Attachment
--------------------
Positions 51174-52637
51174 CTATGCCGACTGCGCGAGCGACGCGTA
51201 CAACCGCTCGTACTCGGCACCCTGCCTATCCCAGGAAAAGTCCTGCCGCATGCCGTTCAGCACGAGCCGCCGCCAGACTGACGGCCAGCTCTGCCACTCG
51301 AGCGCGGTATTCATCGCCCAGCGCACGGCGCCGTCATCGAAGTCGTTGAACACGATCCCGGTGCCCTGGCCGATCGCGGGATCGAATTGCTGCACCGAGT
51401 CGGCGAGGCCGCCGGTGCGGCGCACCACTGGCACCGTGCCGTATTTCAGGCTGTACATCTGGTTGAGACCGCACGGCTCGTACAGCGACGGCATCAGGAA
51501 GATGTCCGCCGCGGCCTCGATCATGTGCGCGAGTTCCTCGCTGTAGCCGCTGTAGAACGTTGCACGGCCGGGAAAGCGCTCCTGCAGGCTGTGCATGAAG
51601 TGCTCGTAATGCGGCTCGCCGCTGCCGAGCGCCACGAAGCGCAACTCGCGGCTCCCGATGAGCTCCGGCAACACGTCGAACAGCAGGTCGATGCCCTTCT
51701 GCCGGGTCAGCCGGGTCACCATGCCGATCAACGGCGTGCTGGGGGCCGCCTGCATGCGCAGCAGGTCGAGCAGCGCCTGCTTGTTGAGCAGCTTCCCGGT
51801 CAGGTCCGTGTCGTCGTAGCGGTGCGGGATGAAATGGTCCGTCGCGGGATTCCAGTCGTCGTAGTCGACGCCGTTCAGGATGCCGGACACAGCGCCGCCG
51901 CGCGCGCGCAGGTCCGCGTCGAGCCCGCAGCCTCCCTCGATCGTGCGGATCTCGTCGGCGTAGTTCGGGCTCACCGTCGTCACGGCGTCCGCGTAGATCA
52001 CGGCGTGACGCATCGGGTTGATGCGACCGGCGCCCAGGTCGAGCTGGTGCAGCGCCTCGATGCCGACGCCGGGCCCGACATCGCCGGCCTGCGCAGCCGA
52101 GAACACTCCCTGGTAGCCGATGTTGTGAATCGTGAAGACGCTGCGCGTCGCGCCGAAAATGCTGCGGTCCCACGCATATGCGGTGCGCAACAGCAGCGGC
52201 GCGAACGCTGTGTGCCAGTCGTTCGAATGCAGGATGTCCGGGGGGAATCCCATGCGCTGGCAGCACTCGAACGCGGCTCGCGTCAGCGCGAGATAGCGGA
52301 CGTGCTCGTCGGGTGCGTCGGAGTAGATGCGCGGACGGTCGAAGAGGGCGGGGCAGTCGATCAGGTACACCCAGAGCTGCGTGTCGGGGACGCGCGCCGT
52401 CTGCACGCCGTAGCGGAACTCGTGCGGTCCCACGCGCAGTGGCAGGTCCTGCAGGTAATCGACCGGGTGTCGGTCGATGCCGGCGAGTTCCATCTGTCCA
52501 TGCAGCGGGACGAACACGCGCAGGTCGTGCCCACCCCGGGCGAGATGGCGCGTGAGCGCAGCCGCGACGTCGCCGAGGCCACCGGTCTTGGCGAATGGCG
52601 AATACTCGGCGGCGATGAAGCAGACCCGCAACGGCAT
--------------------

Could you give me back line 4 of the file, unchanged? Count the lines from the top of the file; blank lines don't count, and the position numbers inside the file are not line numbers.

51301 AGCGCGGTATTCATCGCCCAGCGCACGGCGCCGTCATCGAAGTCGTTGAACACGATCCCGGTGCCCTGGCCGATCGCGGGATCGAATTGCTGCACCGAGT